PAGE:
A Calling for Rebellion: Daniel Shays

Rebels petitioning for change | courtesy of Springfield Technical Community College.
Rebels petitioning for change | courtesy of Springfield Technical Community College.
Shay's home
Daniel Shay’s home | Courtesy of Press of Carpenter and Morehouse

The Articles of Confederation were created by the United States in an act to form a written constitution in 1777.  Ratified in 1781, the Articles seemed a little too centralized and overpowering for the States.1 In addition to the Articles, the United States had just ended the Revolutionary War in 1783. Between 1783 and 1786, a number of events took place that led to one of the United States’ most influential rebellions in its history.

After the Revolutionary War ended, it was a very stressful time for the states. These stresses stemmed from a lack of money, resources, and effective government.  Each state saw that the government under the Articles of Confederation was not working well in many ways. Many states found themselves with little money, while some saw a corrupt government. In Massachusetts, citizens saw three distinct factors that led to the famous Shays’ Rebellion: a weak national government, a problem involving currency, and the poverty of the citizens of Massachusetts in the aftermath of the war.2 These three factors sum up the problems each state was having. These factors contributed to the aggressiveness of many in Massachusetts. These factors caused the states to become more divided, and it led them to become more independent rather than more united.3 This led to an absence of many states’ involvement in the national Congress, their ability to enforce laws decreased, and most refused to pay for their own delegates’ fees for their participation in Congress when in session.4

When the Articles of Confederation were created, an alliance among the thirteen independent states was established to officially declare the formation of the United States.5 Congress’s power over the States was always limited and weak under those Articles. However, Congress could declare war; but the states simply began not allowing enlistments, limiting Congress’s ability to build an army. Provisions such as these in the Articles of Confederation severely weakened Congress and caused the states to quickly become distant. Some states used different currencies than others, which made it very hard for trade and commerce.6 This difference in currency between States led to many problems in Massachusetts.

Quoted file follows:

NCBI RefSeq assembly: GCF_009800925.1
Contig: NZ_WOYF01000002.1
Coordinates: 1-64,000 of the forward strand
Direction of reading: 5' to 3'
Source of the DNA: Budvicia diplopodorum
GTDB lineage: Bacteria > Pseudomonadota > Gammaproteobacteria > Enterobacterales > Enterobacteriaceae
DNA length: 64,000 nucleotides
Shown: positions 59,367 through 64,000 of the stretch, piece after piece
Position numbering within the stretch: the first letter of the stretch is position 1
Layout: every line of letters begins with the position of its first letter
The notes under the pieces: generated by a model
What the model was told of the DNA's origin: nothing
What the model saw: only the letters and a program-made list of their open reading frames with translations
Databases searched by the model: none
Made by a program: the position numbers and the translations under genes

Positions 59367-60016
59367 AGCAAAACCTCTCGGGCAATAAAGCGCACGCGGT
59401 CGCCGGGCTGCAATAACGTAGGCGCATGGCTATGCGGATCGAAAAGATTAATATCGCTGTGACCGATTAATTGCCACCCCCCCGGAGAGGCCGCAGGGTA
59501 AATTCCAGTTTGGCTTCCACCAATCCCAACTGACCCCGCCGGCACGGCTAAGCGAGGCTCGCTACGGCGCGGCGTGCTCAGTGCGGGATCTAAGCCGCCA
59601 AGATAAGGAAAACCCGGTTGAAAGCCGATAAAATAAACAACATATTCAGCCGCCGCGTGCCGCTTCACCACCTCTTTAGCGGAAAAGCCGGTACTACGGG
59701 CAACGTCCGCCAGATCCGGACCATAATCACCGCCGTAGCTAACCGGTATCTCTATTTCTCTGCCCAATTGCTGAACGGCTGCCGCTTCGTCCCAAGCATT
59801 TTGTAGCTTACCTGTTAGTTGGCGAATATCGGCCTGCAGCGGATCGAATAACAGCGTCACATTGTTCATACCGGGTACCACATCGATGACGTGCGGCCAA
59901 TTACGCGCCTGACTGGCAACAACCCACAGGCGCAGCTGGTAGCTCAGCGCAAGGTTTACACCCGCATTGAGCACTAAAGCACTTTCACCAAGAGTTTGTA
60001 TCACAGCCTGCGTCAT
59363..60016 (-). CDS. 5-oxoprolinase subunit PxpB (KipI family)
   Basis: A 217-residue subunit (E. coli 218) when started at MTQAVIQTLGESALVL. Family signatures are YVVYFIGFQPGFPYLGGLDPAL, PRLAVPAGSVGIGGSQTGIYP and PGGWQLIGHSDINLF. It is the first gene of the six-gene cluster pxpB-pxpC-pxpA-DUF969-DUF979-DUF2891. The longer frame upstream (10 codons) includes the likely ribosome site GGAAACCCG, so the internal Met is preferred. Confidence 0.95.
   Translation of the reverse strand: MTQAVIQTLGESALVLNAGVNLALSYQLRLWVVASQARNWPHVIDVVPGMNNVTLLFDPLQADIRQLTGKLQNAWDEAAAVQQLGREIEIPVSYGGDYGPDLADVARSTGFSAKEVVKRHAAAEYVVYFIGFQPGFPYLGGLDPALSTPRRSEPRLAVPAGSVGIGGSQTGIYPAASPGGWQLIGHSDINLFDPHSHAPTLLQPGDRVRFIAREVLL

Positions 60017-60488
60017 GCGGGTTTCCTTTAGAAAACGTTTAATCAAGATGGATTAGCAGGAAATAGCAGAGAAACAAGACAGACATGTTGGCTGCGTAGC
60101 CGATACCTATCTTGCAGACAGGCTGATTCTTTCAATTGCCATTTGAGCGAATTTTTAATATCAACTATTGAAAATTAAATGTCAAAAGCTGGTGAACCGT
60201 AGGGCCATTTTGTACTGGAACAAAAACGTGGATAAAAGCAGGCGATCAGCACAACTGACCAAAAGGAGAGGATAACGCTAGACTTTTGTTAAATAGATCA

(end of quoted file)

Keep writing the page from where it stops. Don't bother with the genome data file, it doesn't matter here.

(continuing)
Provided by Bryant White's "A bloody Encounter."
Shay’s Rebellion provided by Bryant White’s “A bloody Encounter.”

As time went on, the calling for rebellion soon reached Massachusetts. One man, Daniel Shays, took it upon himself to speak out against the wrongs of the government, thus initiating the beginning of the rebellion. Daniel Shays was a gold-handed sword award holder for his being Captain in the Revolutionary War. His involvement in the war and in politics created a base from which he could speak out.7 Soon more people joined the revolt and a clear reasoning for the rebellion was laid out. Specific members took it upon themselves to make their views known by speaking out about the problems of the Articles of Confederation and National Government.  Resulting in the rebellion beginning in 1786 near the Massachusetts area.

Massachusetts saw state poverty at its lowest, where some farmers even lost their farms due to bad harvests. This brought up the thought of change. The rebellion brought out the debt of the states and the impact of war. The war sent the states into more debt with the cost of war and state governments, and this sent a huge wave of calling for the re-shaping of the Articles of Confederation.8 From this, the rebels soon closed the courts from collection of taxes, and began to shut out commerce from the states.9 This set off a series of debates and reform at the national level. In due time, the reforming would change the future of the United States.10 Its impact on American policy and government still has effects today.

  1. Jack Rakove, “The Legacy of the Articles of Confederation,” Publius 12, no. 4 (1982): 45.
  2. Jonathan Smith, “The Depression of 1785 and Daniel Shays’ Rebellion,” The William and Mary Quarterly 5, no. 1 (1948): 78.
  3. Jonathan Smith, “The Depression of 1785 and Daniel Shays’ Rebellion,” The William and Mary Quarterly 5, no. 1 (1948): 78.
  4. Jonathan Smith, “The Depression of 1785 and Daniel Shays’ Rebellion,” The William and Mary Quarterly 5, no. 1 (1948): 78.
  5. Jonathon Smith, “The Depression of 1785 and Daniel Shays’ Rebellion,” The William and Mary Quarterly 5, no. 1 (1948): 79.
  6. Jonathon Smith, “The Depression of 1785 and Daniel Shays’ Rebellion,” The William and Mary Quarterly 5, no. 1 (1948): 79.
  7. Sidney Kaplan, “A Negro Veteran in Shays’ Rebellion,” The Journal of Negro History 33, no. 2 (1948): 123.
  8. Jonathon Smith, “The Depression of 1785 and Daniel Shays’ Rebellion,” The William and Mary Quarterly 5, no. 1 (1948): 80.
  9. Raymond Starr, The History Teacher 15, no. 3 (1982): 456.
  10. Robert A Gross, The New England Quarterly 76, no. 1 (2003): 126.

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This Post Has 31 Comments

  1. Lesley Martinez
    Lesley Martinez

    Shays’ Rebellion is a memorable moment in American history. The Articles of Confederation seemed promising at first yet proved to be ineffective for all the states. It’s attention-grabbing to know that Daniel Shay as a Captain during the Revolutionary War was willing to come forward and the revolt of the injustices that he felt the Articles and national government was committing. The reforms that came with this rebellion are essential to American policy. Great article!

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